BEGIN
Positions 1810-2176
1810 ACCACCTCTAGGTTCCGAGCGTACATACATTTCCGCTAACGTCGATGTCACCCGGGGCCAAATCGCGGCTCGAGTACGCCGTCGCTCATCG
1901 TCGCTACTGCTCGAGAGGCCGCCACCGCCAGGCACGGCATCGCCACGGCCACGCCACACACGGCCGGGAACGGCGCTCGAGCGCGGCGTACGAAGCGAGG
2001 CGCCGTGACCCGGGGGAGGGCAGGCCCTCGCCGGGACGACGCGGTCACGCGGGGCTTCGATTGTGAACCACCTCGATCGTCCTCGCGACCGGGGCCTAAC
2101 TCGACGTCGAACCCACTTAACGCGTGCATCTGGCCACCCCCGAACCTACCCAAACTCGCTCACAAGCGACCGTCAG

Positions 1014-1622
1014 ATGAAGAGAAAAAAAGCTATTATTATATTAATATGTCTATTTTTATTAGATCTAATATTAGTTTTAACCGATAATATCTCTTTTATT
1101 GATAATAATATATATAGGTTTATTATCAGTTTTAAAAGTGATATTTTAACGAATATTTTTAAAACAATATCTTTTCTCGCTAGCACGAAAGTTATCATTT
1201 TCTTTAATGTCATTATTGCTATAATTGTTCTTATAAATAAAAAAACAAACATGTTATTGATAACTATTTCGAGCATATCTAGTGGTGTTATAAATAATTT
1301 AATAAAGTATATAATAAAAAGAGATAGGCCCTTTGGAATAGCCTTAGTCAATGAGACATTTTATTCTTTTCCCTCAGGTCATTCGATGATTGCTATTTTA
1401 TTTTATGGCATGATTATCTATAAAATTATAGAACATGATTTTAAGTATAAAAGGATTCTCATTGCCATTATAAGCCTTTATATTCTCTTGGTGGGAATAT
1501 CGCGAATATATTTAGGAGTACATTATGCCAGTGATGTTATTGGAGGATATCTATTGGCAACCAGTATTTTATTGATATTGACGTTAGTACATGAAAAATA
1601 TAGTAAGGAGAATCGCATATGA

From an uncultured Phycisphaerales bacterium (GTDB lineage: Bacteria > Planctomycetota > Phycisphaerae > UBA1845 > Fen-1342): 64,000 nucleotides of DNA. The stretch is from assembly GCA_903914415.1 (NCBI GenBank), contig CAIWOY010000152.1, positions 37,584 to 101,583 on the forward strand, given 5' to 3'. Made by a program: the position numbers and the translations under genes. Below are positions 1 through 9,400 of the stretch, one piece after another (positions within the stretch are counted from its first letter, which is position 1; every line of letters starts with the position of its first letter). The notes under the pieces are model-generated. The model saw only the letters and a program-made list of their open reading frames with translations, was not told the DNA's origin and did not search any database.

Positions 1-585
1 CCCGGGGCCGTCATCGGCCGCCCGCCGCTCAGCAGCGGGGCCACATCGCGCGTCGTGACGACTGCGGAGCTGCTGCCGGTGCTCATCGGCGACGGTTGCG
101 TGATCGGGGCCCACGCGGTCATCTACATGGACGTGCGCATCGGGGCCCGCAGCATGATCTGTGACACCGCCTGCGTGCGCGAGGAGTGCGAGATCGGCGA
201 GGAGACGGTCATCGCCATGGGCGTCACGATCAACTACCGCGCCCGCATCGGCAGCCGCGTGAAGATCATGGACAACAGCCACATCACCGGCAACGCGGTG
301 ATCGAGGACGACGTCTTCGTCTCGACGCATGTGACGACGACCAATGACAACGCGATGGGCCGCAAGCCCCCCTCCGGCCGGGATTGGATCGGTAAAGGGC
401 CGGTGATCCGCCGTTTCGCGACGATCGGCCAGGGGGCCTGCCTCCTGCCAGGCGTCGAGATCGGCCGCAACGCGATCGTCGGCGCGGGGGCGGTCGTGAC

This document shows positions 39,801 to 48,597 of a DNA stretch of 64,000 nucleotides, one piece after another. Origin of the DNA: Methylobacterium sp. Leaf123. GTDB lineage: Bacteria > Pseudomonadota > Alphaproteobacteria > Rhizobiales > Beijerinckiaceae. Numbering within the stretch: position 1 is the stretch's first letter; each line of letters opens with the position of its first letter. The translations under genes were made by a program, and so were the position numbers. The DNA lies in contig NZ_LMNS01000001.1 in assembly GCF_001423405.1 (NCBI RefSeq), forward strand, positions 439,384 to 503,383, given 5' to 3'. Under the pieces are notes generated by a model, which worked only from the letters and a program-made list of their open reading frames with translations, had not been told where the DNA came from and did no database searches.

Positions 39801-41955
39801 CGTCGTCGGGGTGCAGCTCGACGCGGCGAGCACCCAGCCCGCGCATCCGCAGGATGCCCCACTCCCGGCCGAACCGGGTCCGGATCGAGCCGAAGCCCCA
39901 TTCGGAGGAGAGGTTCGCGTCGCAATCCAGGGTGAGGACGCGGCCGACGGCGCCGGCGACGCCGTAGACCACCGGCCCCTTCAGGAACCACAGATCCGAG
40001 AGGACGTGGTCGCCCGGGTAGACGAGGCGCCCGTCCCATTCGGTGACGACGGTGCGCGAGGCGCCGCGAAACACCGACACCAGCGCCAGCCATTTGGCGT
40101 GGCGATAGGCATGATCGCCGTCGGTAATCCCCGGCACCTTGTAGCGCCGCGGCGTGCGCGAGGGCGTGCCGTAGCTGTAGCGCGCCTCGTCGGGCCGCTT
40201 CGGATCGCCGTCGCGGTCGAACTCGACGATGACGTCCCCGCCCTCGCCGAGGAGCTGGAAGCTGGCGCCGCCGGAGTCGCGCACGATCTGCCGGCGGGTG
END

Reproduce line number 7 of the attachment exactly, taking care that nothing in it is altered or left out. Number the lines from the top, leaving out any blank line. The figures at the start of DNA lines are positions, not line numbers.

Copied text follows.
1014 ATGAAGAGAAAAAAAGCTATTATTATATTAATATGTCTATTTTTATTAGATCTAATATTAGTTTTAACCGATAATATCTCTTTTATT